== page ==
Looking ahead, while raw material costs seem to be stabilizing, we expect that additional price and promotional activity will affect U.S. volumes in the second quarter. For the full year 2017, we expect continued strong unit volume growth in our International segment and in Latin America. We continue to closely monitor the raw material and related pricing environment and currently project the pricing dynamics will normalize in the coming quarters. Our unit volume in the U.S. is expected to improve relative to the industry for the second quarter and be in line with the industry in the second half of the year. We still believe that first half operating profit margin will be around the low end of our 8% to 10% range with raw material costs projected to level off in the coming quarters and product pricing actions in place, we anticipate that full year 2017 operating profit margin will be at the high-end of our previously announced mid-term target of 8% to 10% with operating profit margin exceeding 10% in the second half of the year. We remain confident in the strength of the Cooper business model and we believe significant levers remain to further improve our business based on continued execution of our strategic plan. These levels are -- levers are cost reductions in the way we design and manufacture our products, including automation and process improvement and in how we procure our materials, mix enhancement with a continued shift to larger, more premium HVA tires driven by trends in OE vehicles, growth in scale, particularly in Asia and Latin America, optimization of our global manufacturing footprint and continuing to expand margins in the International segment. With these opportunities and others, we are confident that as price increases are implemented and raw material costs stabilize, further improvements in operating profit will be achieved. With that, let's move to your questions. Operator, will you take the first question please?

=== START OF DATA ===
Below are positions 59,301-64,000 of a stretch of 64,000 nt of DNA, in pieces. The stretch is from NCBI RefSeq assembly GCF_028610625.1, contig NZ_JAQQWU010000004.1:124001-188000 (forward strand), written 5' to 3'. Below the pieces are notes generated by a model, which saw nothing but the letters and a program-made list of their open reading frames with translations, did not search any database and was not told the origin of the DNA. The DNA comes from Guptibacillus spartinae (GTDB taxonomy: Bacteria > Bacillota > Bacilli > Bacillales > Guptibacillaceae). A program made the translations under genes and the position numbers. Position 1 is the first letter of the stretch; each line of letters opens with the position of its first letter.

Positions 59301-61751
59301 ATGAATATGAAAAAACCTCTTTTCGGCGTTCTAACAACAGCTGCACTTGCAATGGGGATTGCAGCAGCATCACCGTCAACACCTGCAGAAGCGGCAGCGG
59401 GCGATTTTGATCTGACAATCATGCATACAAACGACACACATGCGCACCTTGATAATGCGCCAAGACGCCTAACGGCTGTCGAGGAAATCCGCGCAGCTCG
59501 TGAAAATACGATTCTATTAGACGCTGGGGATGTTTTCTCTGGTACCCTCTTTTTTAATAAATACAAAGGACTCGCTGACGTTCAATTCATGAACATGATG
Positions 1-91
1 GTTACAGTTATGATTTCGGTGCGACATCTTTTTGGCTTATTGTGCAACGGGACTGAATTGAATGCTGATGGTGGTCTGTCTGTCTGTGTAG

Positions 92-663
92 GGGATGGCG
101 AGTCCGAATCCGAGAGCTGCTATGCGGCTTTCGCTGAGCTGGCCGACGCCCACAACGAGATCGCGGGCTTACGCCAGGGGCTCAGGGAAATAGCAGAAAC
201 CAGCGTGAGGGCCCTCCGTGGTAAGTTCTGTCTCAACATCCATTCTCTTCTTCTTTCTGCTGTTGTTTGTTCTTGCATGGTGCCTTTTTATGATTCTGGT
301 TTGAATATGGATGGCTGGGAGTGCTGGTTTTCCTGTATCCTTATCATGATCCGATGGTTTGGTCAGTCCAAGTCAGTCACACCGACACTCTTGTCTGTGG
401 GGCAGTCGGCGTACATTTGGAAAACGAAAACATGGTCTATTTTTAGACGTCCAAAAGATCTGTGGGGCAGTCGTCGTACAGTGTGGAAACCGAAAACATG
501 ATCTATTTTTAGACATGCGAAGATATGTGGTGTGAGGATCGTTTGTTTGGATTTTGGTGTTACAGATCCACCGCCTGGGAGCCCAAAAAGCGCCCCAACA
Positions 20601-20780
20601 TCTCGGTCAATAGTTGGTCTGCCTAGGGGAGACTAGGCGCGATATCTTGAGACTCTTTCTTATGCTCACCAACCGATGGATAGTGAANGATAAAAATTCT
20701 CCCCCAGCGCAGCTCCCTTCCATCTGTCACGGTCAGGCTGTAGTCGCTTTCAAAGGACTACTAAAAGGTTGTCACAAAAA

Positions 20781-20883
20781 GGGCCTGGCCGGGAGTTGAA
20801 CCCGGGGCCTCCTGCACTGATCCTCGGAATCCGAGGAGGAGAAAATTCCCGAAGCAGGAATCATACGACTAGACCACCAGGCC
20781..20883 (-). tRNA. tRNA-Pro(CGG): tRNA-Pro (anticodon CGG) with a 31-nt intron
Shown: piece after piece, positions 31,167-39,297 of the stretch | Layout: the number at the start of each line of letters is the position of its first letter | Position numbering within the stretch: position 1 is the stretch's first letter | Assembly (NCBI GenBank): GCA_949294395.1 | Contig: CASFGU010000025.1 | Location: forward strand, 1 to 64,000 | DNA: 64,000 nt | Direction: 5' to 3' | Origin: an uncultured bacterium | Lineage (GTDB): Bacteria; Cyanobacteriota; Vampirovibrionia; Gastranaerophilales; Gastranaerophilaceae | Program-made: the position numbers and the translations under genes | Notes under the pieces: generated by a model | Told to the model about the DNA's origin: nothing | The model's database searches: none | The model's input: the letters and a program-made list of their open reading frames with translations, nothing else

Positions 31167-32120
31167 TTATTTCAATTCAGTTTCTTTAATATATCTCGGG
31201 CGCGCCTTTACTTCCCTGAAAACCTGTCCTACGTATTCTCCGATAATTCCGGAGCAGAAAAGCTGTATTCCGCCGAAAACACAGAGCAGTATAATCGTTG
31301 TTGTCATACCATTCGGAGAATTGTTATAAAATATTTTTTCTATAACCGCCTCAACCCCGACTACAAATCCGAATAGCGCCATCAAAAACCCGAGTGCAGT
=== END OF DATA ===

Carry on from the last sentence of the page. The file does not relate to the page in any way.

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Questions and Answers

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Operator [1]

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(Operator Instructions) Our first question comes from Christopher Van Horn with FBR.

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Christopher Ralph Van Horn, FBR Capital Markets & Co., Research Division - Associate [2]